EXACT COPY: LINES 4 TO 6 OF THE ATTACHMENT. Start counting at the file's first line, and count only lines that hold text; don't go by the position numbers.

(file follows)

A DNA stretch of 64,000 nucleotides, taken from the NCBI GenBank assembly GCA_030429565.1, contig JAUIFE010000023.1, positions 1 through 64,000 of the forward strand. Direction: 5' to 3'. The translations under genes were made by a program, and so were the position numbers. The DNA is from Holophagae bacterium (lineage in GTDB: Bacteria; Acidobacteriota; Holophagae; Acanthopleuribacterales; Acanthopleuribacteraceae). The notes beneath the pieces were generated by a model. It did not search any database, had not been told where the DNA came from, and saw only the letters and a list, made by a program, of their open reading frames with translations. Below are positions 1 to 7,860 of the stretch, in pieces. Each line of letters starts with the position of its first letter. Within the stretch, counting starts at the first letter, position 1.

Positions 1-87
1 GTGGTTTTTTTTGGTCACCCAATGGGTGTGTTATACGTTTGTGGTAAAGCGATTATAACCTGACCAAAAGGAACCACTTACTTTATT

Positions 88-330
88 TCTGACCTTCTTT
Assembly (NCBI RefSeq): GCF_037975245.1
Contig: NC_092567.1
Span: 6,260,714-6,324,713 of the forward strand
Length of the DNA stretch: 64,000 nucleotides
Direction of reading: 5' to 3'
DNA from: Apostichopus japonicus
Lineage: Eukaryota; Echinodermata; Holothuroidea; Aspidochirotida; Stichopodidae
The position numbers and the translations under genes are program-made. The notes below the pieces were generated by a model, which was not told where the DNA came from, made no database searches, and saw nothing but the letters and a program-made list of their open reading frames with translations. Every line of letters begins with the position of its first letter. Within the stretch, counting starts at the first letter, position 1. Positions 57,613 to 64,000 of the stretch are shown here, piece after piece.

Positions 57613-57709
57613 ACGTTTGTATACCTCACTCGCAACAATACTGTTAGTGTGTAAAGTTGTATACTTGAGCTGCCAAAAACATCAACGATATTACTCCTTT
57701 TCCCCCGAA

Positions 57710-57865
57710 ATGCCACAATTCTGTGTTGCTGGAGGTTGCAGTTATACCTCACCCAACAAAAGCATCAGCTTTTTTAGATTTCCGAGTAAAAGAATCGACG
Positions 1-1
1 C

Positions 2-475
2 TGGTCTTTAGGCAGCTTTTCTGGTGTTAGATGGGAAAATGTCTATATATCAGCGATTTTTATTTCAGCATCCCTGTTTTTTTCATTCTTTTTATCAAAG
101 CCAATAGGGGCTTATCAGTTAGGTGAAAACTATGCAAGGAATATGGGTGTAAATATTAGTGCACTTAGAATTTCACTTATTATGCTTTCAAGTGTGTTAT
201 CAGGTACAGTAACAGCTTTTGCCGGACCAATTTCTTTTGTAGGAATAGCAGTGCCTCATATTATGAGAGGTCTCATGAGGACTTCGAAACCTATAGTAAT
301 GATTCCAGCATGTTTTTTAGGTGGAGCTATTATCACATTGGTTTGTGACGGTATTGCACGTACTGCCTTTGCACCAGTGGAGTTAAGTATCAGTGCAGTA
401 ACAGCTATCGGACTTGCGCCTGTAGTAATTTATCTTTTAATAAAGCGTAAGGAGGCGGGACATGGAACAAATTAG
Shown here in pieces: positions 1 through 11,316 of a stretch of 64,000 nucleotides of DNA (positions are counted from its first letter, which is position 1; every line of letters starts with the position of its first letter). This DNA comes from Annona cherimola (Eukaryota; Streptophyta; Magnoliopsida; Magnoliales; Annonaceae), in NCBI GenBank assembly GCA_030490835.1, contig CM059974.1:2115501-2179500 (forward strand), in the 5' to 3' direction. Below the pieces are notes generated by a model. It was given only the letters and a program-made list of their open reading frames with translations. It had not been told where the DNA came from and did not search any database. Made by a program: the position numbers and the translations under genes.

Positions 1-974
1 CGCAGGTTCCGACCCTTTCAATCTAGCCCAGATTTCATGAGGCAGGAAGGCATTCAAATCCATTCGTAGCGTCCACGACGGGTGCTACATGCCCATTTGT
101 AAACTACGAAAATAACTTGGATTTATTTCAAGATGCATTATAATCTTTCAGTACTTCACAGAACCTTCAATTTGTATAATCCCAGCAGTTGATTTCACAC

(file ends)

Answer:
Positions 88-330
88 TCTGACCTTCTTT
Assembly (NCBI RefSeq): GCF_037975245.1